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Horseshoe Bay far west

Like all coastlines, Horseshoe Bay has telltale signs of its history of sea level change.

When the last Ice Age was at its deepest, about 20 000 years ago, sea levels were more than 100 m below present levels. At this time the Great Barrier Reef would have existed as a broken line of low limestone hills, covered in vegetation, overlooking the coast, which would have been at the edge of the continental shelf. The sea level rose again after the Ice Age, it fluctuated about 1-2 m above current levels (about 6000 years ago) before settling back to the present level.

Horseshoe Bay's coastal dune features have developed since that time and are a record of those fluctuations and the extremes of cyclones and coast-building climatic events. The high inland dune, 6-8 m above sea level, built up by a combination of wave and wind action, blocks most of the creeks and gullies draining the bay and encloses the Horseshoe Bay Lagoon. At the western end, Gorge Creek and the larger Endeavour Creek, which have cut and maintained an opening through this dune, bank up behind the dune during the wet season until the waters finally break through and deliver a load of granitic sand from the Island hinterland into the bay.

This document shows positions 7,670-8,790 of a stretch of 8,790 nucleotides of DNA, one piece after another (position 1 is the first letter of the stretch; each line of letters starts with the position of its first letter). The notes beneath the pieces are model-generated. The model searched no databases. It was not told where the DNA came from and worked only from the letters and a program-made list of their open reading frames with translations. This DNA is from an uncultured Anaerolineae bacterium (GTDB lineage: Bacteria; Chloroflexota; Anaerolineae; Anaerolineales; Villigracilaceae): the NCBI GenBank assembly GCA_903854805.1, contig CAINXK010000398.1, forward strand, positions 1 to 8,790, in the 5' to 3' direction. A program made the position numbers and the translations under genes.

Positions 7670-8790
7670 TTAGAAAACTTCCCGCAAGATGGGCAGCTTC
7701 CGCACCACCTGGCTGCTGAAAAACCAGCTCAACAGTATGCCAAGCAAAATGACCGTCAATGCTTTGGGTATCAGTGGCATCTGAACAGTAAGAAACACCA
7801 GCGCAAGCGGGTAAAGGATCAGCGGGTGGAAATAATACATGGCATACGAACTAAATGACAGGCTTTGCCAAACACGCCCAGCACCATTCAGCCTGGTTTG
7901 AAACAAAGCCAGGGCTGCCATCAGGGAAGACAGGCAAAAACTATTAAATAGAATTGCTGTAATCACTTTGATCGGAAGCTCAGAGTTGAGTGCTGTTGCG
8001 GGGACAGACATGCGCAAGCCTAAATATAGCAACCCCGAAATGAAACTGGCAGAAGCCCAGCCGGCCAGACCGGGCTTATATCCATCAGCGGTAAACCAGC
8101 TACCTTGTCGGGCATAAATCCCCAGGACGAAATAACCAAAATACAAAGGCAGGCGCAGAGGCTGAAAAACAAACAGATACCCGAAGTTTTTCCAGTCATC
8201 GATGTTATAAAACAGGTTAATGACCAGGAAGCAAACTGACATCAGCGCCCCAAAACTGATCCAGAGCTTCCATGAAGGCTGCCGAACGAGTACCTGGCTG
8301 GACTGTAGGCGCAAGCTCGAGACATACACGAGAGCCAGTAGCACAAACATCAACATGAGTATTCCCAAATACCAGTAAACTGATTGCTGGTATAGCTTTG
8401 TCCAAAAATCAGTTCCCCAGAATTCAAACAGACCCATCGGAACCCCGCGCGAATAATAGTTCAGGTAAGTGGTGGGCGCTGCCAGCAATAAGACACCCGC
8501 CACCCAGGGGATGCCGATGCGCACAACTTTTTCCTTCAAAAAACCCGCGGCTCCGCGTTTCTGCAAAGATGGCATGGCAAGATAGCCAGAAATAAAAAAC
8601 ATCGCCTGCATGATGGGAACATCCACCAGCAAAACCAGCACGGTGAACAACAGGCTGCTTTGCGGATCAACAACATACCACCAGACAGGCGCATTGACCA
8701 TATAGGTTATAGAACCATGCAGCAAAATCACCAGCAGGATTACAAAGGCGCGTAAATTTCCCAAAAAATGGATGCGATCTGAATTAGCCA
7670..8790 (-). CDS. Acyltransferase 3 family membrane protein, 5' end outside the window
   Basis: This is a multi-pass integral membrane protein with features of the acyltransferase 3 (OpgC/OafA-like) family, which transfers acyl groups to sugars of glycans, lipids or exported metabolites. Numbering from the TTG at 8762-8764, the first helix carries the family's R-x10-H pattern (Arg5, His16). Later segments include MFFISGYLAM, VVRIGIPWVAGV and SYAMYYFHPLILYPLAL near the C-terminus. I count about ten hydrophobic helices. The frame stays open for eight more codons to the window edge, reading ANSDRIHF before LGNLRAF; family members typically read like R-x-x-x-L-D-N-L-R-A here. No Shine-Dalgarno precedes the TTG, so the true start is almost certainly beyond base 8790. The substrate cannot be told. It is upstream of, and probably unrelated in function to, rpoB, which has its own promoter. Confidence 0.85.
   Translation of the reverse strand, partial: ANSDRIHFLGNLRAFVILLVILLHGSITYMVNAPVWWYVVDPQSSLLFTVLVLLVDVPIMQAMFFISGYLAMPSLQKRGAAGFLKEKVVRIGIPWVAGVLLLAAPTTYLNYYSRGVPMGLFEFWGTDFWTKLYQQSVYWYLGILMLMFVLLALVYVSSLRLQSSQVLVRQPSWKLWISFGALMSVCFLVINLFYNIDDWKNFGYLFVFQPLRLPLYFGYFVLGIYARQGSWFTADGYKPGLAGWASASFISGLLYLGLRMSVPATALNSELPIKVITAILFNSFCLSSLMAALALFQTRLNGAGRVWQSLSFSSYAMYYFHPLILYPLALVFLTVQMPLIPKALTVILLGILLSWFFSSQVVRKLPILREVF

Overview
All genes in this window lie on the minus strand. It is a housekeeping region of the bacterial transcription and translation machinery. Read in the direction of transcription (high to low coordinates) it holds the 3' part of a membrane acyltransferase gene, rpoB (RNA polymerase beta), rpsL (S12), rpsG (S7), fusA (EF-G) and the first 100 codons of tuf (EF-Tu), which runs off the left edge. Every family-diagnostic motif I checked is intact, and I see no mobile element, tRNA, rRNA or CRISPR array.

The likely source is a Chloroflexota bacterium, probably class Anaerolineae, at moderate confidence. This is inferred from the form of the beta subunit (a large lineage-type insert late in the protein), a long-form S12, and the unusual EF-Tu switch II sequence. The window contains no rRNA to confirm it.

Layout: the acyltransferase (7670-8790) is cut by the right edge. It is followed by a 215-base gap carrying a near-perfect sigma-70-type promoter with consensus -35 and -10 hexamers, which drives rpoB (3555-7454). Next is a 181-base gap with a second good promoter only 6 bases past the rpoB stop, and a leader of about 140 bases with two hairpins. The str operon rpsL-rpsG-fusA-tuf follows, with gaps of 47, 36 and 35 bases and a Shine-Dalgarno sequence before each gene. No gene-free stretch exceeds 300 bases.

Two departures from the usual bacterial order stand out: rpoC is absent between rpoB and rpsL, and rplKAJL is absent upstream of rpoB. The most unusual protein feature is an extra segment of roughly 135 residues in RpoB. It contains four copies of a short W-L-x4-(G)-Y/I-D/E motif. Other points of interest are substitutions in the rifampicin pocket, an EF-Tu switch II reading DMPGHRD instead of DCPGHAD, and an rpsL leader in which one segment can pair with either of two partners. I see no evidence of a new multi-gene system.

Horseshoe Bay - Cross Section
Horseshoe Bay - Cross Section

High Resolution (180KB .pdf)

This sand, and a small amount of coral sand from the eroding reef flat, is constantly reworked and distributed along the beach by wave action, slowly building the shoreline outwards. Occasionally, cyclones catastrophically alter the distribution of dunal sand and beaches, but the sand is basically trapped in Horseshoe Bay and, as the shoreline slowly advances, minor dunes are left as relics of previous shorelines.

These coastal processes have developed a comprehensive dune/swale formation with open woodland of Moreton Bay ash (Corymbia tessellaris) and bloodwoods (Corymbia clarksoniana) on the older higher dunes, blue gum (Eucalyptus tereticornis) woodland-favoured lowland food of the koala (Phascolarctos cinereus)-on the lower swale country, and weeping paperbark (Melaleuca leucadendra) forests in the base of the swales.

A riparian closed forest follows the banks of Endeavour Creek with the occasional weeping paperbark and Moreton Bay ash as an emergent and dense vine thicket species underneath.

Apart from the lagoon wetland in the east of the bay, another wetland associated with the vegetation along Endeavour Creek contains a diverse mosaic of plant communities. It contains extensive areas of saltwater wetland (Sporobolis spp. and Paspalum spp.) grassland and smaller areas of freshwater and brackish habitat (Paspalum spp. and Brachiara spp.) grassland. This wetland provides important seasonal habitat and food for wildlife and is of high conservation value.

The unique vegetation of the older, higher dunes reflects the soil and water conditions that have resulted from the changing landforms.

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